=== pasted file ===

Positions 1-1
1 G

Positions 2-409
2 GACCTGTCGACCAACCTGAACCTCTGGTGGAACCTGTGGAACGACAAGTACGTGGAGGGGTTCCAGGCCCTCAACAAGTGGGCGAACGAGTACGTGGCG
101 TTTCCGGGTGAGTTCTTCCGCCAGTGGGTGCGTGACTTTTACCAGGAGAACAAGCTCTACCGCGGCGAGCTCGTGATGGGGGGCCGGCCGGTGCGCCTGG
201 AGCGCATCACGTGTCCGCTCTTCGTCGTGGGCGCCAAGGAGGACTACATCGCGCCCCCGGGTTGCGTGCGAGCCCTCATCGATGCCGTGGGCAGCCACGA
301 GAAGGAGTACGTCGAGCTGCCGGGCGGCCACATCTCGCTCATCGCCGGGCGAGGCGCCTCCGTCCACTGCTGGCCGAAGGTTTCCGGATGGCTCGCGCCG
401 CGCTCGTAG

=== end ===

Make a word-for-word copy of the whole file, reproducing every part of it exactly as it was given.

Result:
Positions 1-1
1 G

Positions 2-409
2 GACCTGTCGACCAACCTGAACCTCTGGTGGAACCTGTGGAACGACAAGTACGTGGAGGGGTTCCAGGCCCTCAACAAGTGGGCGAACGAGTACGTGGCG
101 TTTCCGGGTGAGTTCTTCCGCCAGTGGGTGCGTGACTTTTACCAGGAGAACAAGCTCTACCGCGGCGAGCTCGTGATGGGGGGCCGGCCGGTGCGCCTGG
201 AGCGCATCACGTGTCCGCTCTTCGTCGTGGGCGCCAAGGAGGACTACATCGCGCCCCCGGGTTGCGTGCGAGCCCTCATCGATGCCGTGGGCAGCCACGA
301 GAAGGAGTACGTCGAGCTGCCGGGCGGCCACATCTCGCTCATCGCCGGGCGAGGCGCCTCCGTCCACTGCTGGCCGAAGGTTTCCGGATGGCTCGCGCCG
401 CGCTCGTAG